i was devastated. i felt like i was the worst mom on the planet. what kind of mom doesn't know that her child is crying in school every day?! what kind of teacher doesn't tell a student's parent that she's crying in school every day?! so, after i cried and criticized and stewed over it, i finally got my act together. i called a behavioral therapist to talk about the paloma and set up an appointment for the paloma to be evaluated by the city of chicago for any learning disabilites...
when we got to the testing site at the local library, i was shocked at how many people were already waiting and how tough it must be for parents of children with learning disorders. for the most part, the paloma (who is very active and talkative and bored easily) was very well behaved and patient. the other parents had children with obvious behavior issues and i really sympathized/empathized with them - especially for the parents of two or more. i was lucky that a generous friend of mine came with her child and read with the porkchop in the kids room while we waited and finally got tested. most of the parents had all their children together. that waiting room was another level of hell for some, i'm sure...
anyway, the paloma flew thru the testing with flying colors. the evaluator saw nothing out of the ordinary and said, "your daughter is not exhibiting anything that i can see. you've been here a few hours right? you've seen these children? she is not like them. maybe she's just not a montessori kid. maybe she's bored. my advice is take her out of that environment, enroll her in your local public school and see how it goes. public school is much more structured and if she does exhibit any issues they can catch it there."
so, i visited the local school and talked to the counselor there who reassured me the evaluator was correct that if there were any issues, they would see them and they would take care of her.
when the school year started, i met with the paloma's new teacher. a neighbor told me that she specialized in special education and was a favorite teacher for all of her kids who are older and "normal". i gave the paloma's new teacher the laundry list that her former teacher had given us. after she read it over, she called to tell me that everything the former teacher had noted/pointed out were behaviors she considered age appropriate. she reassured me that she'd keep an eye on the paloma but that she didn't think that we should worry.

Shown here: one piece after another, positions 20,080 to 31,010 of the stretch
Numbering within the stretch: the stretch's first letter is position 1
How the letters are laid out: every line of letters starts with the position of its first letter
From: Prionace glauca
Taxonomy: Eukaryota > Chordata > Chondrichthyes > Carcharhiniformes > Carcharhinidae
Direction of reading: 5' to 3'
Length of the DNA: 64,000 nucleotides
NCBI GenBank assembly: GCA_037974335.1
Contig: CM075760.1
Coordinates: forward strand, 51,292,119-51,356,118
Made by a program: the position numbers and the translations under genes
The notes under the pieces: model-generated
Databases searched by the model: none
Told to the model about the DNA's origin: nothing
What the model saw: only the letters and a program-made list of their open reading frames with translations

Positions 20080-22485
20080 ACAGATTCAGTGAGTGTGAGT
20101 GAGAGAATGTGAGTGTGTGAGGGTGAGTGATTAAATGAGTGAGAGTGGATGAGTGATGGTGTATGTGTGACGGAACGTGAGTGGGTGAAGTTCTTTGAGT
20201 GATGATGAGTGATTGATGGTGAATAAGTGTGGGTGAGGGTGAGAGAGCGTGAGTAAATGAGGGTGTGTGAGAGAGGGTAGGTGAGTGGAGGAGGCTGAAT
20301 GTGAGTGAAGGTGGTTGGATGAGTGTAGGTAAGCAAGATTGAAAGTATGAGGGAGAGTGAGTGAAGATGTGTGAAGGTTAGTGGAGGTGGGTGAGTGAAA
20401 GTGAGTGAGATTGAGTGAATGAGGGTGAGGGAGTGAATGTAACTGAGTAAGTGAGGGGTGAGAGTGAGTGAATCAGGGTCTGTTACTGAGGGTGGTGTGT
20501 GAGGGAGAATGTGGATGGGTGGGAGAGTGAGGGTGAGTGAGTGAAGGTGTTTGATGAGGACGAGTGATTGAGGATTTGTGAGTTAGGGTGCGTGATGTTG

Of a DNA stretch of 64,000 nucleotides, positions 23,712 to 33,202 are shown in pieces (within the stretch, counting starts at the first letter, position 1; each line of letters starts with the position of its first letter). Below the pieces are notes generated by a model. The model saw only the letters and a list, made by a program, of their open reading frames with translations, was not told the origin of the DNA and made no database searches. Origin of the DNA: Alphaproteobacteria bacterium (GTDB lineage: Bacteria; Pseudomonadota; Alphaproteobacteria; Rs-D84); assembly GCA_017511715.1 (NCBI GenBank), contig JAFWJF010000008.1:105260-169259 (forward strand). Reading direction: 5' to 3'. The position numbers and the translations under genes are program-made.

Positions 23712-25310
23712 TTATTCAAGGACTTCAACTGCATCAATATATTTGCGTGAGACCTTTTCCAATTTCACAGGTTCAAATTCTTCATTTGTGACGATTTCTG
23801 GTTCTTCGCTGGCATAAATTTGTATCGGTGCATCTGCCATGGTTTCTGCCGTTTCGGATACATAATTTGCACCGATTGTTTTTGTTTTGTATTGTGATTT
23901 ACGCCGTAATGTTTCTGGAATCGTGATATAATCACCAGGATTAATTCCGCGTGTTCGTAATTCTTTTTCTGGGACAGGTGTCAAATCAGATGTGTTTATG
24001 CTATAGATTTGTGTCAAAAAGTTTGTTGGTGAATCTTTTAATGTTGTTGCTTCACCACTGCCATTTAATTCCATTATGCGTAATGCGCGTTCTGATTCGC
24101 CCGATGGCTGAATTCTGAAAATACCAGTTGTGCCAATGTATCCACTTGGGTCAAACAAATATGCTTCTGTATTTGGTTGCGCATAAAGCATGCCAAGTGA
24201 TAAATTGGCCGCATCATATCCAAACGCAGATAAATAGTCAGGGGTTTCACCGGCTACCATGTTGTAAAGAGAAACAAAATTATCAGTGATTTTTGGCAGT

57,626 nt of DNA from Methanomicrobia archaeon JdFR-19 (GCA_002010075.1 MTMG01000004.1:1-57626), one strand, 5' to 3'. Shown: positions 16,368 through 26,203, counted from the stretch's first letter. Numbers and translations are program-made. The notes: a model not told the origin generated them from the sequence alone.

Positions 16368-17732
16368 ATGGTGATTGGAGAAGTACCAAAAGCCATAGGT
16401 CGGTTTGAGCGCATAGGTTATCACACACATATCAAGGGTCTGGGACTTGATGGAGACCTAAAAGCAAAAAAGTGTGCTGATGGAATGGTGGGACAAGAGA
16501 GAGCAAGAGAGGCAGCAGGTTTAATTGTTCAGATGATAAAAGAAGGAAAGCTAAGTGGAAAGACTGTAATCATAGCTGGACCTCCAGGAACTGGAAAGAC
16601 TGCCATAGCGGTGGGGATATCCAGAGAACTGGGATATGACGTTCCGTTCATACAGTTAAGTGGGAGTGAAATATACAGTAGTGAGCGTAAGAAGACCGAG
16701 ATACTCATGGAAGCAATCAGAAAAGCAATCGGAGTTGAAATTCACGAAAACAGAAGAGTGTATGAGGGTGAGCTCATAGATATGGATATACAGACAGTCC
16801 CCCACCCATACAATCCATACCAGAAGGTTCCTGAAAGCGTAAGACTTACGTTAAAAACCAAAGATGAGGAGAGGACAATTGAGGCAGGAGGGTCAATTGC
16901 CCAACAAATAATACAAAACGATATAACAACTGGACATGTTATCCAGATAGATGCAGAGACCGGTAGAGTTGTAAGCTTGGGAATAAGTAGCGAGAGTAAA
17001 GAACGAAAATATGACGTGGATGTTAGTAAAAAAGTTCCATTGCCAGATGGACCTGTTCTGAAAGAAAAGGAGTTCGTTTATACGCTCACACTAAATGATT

well, it's been more than a few months now, and i finally feel like i can take a breath. at our first report card pick up, the paloma's teacher only had good things to report, she's doing well academically and has a few things to work out behaviorally, but nothing outside the norm... and before i left, she said, "if you haven't done it already. i want you to tear up that letter. it can only do you and the paloma harm. don't worry, she's fine." at home, the paloma's tantrums are fewer and infrequent. she's becoming more and more of a little grown up to which i almost always respond, "you don't have to grow up so fast. there's no race to win here."
so today, the paloma is drawing inside the lines but not drawing an anatomically correct pumpkin... we're aware of it and no one is keeping her afterschool because of it. and best of all, no more secret tears.
last but not least, i realized while i was away that blogging and the bloggers who i have met online and IRL mean more to me than i thought. in real life, when things start to go downhill, i respond by staying home, being quiet and internalizing stuff, dealing with issues by myself when i can... mostly because i don't want to be my friends' depressed and depressing friend.... i hate to be a lead ballon. so, when i stopped blogging, i realized it was because i didn't want to be a lead balloon online either... so, i think i've diagnosed myself as a fairweather blogger. i'll blog about drive-ins and cat barf and john lennon and parenting and being brown in a white world, but don't expect me to blog about depressing stuff when i'm depressed. 'cause i just can't do that to you. and i won't.